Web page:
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How to Eat Sauerkraut

Sauerkraut literally translates to ‘sour cabbage’ in German, but don’t let the unsavoury translation stop you from adding this fermented nutritional powerhouse into your daily meals. Sauerkraut adds a punchy flavour and good bacteria, antioxidants, fibre, and vitamins to any meal. One serving of unpasteurized and uncooked sauerkraut contains more lactobacillus bacteria than one serving of live yogurt.

EditSteps

EditEating Raw Sauerkraut

  1. Eat it by the forkful. Raw sauerkraut can be enjoyed as is, by the forkful. Just take the jar out of the fridge, grab a fork, and enjoy the health benefits! Eat a forkful once or twice a day straight from the jar.
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    • Buy unpasteurized sauerkraut from the refrigerator section of your grocery store. Sauerkraut off the shelf will have been pasteurized which kills the helpful bacteria.
  2. Eat it warm or cold. Cold sauerkraut is the best bet to reap all the natural health benefits. Sauerkraut should be kept in the fridge, even if you bought it off the shelf.
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    • Take the jar out of the fridge early if you want to have your sauerkraut at room temperature with your meal.
  3. Use it as a condiment. For many people, the only way they’ve encountered sauerkraut as a food option is as a condiment for street vendor sausages. From a long-standing German and Polish tradition of topping sausages, to ballpark hot dogs, sauerkraut adds a soft, acidic zing to any meal, not just when fatty meats are involved.
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    • Top your avocado toast with a forkful of sauerkraut or add a thin layer to any sandwich (not just the traditional Reuben), burger, or wrap (let the brine drip off first so your food doesn’t get soggy).
    • Top your scrambled eggs with a little sauerkraut in the morning and you’ll feel full longer due to the cabbage’s fibre content.
    • Try it as a mac and cheese topper.
  4. Add it to a salad or macro bowl. Bring the flavour and nutritional value up a notch by adding a forkful or two of sauerkraut to a simple salad. Make a simple salad of torn lettuce leaves, olive oil, lemon juice, and black pepper, then top with raw sauerkraut for a green salad with zing.[1]
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    • Sauerkraut pairs well with everything from shredded apple and carrot to ginger and mango, so be creative.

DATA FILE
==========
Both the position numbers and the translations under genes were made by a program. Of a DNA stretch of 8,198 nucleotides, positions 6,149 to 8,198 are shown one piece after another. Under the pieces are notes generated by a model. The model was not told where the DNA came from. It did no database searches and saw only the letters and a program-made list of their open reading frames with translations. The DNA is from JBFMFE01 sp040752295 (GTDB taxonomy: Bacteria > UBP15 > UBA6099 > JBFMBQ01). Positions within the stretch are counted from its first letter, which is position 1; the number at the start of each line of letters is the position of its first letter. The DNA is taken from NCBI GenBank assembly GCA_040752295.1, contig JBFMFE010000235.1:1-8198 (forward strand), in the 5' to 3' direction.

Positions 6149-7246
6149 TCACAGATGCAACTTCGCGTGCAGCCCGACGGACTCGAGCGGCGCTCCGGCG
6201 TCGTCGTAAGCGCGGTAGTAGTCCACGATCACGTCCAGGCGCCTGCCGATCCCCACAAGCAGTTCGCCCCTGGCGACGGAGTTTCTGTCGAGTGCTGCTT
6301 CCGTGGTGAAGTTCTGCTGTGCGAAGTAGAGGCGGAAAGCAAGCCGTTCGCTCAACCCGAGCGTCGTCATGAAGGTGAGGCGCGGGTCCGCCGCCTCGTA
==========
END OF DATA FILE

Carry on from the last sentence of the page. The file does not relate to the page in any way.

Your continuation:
• The sweetness of apples and carrots perfectly balance the zip of the sauerkraut.
    • Add or substitute it in any time you would eat pickles.

EditEating Cooked Sauerkraut

  1. Add sauerkraut to soups and stews. Sauerkraut goes well with everything from beef stew to carrot ginger soup. Cooking the sauerkraut into a dish will destroy the helpful bacteria. If you’re eating sauerkraut for the live bacteria, stir a forkful into your soup or stew just before you eat it instead.
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    • Make a potato bacon soup, then add a cup or two of sauerkraut, let it simmer for another 30 minutes, and serve.
  2. Bake sauerkraut into a casserole or pasta. Sauerkraut naturally pairs well with pork, so try a casserole of sausage, mushrooms, and sauerkraut.
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    • Baking sauerkraut into your meal can potentially help with digestion.
    • Make a Polish casserole of pasta noodles, sauerkraut, Swiss cheese and sausages.[2]
    • Add sauerkraut to your meatball mixture before cooking them or toss it into your pasta sauce.
    • Fry it up in a skillet with sausage, potatoes, and onion.
  3. Bake sauerkraut into a chocolate cake! Add ¾ cup of sauerkraut to your chocolate cake for an adventurous twist.[3]
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EditBlending Sauerkraut

  1. Blend some of the brine into a smoothie. You can reap some of the benefits of sauerkraut and get accustomed to its unique taste by using just the brine. Start with a spoonful of brine before adding sauerkraut.
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  2. Blend sauerkraut into a smoothie. Stir 1-2 tablespoons of sauerkraut into your favourite green smoothie before blending.
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    • Try it with kiwi and kale. Add in some iceberg lettuce and orange to complete the smoothie.[4]
    • Try a green smoothie made of 1 cup of kefir, ½ cup of sauerkraut, 1 tbsp dill green apple, and 3 cups of dandelion greens.[5]
    • Go beyond green smoothies with a chocolate avocado sauerkraut smoothie. Blend half a frozen banana, half an avocado, 2 tbsp sauerkraut, 3 tbsp cocoa, 2 tbsp flax or chia, 1 tsp honey, ½ tsp cinnamon, 1 cup of water, and ¼ cup almond milk.[6]
  3. Blend the leftover brine into a salad dressing. Reuse the nearly empty container by simply blending the leftover juice with olive oil, white wine vinegar, dijon mustard, and lemon juice and zest. Pour back into your empty container and keep in the fridge.[7]
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EditTips

  • If you can’t find unpasteurized sauerkraut at your local grocery store, check any natural foods store or German or Polish grocery stores.
  • Go slow if you’re new to sauerkraut and have digestive issues. The probiotics can initially cause gas and bloating while working their magic.
  • Try Kimchi, a Korean staple made with Napa cabbage instead of regular green cabbage and with added fermented fish sauce and red pepper flakes.

EditWarnings

  • Keep an eye on your salt intake, as sauerkraut is high in salt from the fermentation process.
  • When in doubt, discuss your dietary needs with a doctor or registered dietician.

EditSources and Citations


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